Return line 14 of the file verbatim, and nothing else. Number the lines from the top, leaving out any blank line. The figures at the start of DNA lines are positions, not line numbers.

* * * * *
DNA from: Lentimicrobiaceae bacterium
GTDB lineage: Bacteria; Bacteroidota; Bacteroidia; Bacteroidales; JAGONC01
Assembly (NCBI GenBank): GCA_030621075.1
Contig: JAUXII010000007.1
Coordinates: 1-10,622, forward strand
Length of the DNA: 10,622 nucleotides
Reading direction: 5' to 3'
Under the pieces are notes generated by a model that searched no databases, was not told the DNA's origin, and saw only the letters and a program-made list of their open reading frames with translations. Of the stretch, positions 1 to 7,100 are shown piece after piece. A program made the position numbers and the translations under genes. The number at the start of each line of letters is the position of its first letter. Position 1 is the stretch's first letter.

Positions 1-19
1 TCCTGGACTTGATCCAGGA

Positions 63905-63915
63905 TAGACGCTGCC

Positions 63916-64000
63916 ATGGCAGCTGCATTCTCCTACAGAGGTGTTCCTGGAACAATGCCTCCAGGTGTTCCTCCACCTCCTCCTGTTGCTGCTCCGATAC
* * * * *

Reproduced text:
63916 ATGGCAGCTGCATTCTCCTACAGAGGTGTTCCTGGAACAATGCCTCCAGGTGTTCCTCCACCTCCTCCTGTTGCTGCTCCGATAC